The inter-relationship of different art. Want to be better in one segment? Broaden your wisdom net. See more stuff.

It's kind of funny but most of the photographic images that I like of people are lit like the pronounced chiaroscuro of Caravaggio paintings. And most of the poses I like I've seen in paintings and sculptures. It would seem to me that a lot of our photographic imagery are really references to work done in other media and in other ages. In most cases I would conjecture that the current photographic practitioners are just copying what they've seen other contemporary photographers doing (and so on) without having a real idea of what the original sources were. Without a wide catalog of cultural references work quickly becomes one dimensional and formulaic. In every field.

I'm going to make a statement here that may sound elitist but is not meant to be. Whether you are a commercial photographer or a hobbyist I think your work (and mine) can be improved in direct proportion to the amount of varied art work to which you expose yourself. If you are lucky enough to live in a cultural center like Boston, New York, Philadelphia, Chicago or even Los Angeles you have ample opportunity to see an enormous range of old masters and new, original art in many media. When you add galleries to the pot your range of selections becomes almost infinitely rich.

If you are working or living in one of the major European cities you have the same opportunities. I couldn't imagine being a photographer in Paris and not having been to the Picasso Museum, the Louvre or the Jeu de Paume. Or to live within one hundred miles of Rome and not having been to The Vatican or the Borghese Garden museums.

When our points of reference are too far removed from the original sources they are diluted and become spuriously referential at best. To copy the work and working methodology of a young, technically aimed photographer on Creative Live is a woefully thin substitute for experiencing the real power of art first hand. Standing in front of a great painting is worlds different than flipping through some 640 by 480 pixel thumbnails of a painting. Watching light move around a sculpture is a world different then seeing a two dimensional photo of the same sculpture on Wikipedia.

Often times, because we live in a technical culture, and in thrall to the ideas of best practices, and the tyranny of metrics, we look toward technical fixes when our photography gets stale or when our enthusiasm stalls. We try a different lens or a new filter. We try some "new" lighting technique that's popular on the web. But in the end these are quick fixes for our boredom and not deep fixes that could transform our love of our art. A mindless copy rarely makes for valuable growth.

Not seeing original art but being influenced by its faint and diminished echo is like playing the old game where one person comes up with a phrase and whispers it to the person next to them. That person whispers the phrase they heard to the person next to them and so on. In a small room with thirty players the message becomes garbled and meaningless in a matter of minutes. Imagine the art message in a brilliant piece watered down by centuries of the same game. The end result is a thought artifact that's been distorted, changed and relieved of all context. It becomes a cheap filter or schtick.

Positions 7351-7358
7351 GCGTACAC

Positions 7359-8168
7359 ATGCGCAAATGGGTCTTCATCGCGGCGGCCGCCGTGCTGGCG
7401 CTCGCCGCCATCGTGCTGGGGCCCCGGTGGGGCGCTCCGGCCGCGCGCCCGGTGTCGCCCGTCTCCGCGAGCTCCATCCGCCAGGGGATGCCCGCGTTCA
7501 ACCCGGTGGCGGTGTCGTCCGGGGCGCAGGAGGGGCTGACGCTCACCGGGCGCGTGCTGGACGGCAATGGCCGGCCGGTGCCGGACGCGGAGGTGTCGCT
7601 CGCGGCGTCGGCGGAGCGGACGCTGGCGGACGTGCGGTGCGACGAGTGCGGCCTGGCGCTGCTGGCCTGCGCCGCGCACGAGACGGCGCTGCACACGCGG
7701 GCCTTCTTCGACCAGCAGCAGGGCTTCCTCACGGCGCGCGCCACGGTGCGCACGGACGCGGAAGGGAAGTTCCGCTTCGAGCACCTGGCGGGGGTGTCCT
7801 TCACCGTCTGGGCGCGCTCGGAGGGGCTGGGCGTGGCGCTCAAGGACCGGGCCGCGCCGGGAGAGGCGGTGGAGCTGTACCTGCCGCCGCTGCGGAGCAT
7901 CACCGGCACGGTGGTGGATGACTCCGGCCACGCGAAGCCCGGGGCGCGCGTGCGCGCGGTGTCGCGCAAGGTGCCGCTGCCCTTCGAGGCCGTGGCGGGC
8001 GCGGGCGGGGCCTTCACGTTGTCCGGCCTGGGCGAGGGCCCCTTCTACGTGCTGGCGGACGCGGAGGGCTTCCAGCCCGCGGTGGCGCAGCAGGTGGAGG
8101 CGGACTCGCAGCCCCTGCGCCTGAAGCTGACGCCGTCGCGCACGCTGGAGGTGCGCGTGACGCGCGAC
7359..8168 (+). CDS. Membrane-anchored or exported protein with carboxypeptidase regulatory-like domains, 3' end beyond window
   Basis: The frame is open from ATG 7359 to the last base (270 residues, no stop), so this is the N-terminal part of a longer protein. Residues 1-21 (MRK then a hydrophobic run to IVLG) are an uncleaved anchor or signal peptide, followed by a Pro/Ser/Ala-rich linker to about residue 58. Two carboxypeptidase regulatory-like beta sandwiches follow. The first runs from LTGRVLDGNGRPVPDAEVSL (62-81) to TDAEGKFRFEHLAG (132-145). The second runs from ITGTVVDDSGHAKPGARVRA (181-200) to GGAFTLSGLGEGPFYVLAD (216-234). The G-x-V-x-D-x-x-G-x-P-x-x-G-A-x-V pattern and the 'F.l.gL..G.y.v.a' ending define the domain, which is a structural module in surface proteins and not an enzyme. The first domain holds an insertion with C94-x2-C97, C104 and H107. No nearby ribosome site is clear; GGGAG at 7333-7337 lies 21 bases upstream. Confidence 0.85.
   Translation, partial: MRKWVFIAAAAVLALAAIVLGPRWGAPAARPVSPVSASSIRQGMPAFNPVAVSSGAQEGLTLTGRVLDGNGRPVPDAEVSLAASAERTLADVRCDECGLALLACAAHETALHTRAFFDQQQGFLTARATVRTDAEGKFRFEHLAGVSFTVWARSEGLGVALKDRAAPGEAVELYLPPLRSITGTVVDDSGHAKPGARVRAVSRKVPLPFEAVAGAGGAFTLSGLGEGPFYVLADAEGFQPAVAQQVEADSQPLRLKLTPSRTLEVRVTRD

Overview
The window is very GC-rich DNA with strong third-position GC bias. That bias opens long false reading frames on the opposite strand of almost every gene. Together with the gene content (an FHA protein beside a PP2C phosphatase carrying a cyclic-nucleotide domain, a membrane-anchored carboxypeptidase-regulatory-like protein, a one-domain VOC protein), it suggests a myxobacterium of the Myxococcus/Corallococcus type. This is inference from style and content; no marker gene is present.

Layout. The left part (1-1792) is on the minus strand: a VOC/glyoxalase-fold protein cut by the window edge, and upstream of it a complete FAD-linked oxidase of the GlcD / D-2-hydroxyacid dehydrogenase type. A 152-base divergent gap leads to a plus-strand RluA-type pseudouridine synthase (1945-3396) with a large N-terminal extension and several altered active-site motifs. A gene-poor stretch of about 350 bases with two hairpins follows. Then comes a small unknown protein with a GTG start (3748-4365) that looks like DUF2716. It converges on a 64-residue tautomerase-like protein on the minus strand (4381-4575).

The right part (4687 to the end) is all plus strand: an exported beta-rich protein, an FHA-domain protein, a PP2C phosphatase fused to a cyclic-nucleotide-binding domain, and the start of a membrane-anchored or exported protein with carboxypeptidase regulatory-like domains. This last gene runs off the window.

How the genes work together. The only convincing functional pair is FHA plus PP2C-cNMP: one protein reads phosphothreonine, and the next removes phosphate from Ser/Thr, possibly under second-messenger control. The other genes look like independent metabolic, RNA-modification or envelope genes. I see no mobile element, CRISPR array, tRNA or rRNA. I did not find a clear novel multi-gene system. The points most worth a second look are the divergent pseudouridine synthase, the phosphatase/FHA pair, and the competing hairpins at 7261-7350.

Our jobs as artists don't exist in a cultural vacuum. We are all subject to cultural reference points. It's our choice if we want to drink the collective spit in the bucket or participate in the actual wine tasting of art.

I know that I am renewed and recharged when I eschew pondering more and more contemporary photographs and instead sample actual masterpieces and the works that laid the foundations for our work across different disciplines. Today might be a great day to step into a museum and drink from a rich cup of work that stands the tests of time. Work that forms the foundations of our visual culturals. What a gift to be able to experience foundational work first hand. How much greater the impact.

When someone directs me toward the latest over-processed pop photography I like to direct them right back to the masters they unwittingly borrowed from. Almost inevitably they are astonished at how much they learn and how much more organically the power of the original work gets integrated into their own projects going forward.

If you are a portrait photographer you've heard a lot about Rembrandt but you need to look at Leonardo da Vinci's work and Caravaggio and maybe Edward Hopper; even Georges Braque. I love heading down to San Antonio to look at work by Renoir and Picasso, at the McNay Museum. No matter which museum you head to you'll see something new and perhaps be able to add to your own repertoire. At the very least you'll finally learn who to ultimately credit for that neato lighting technique that you saw on some contemporary's website. The magic is all out there for us to sample and subsume and use. Don't you want the undiluted version? I know I do...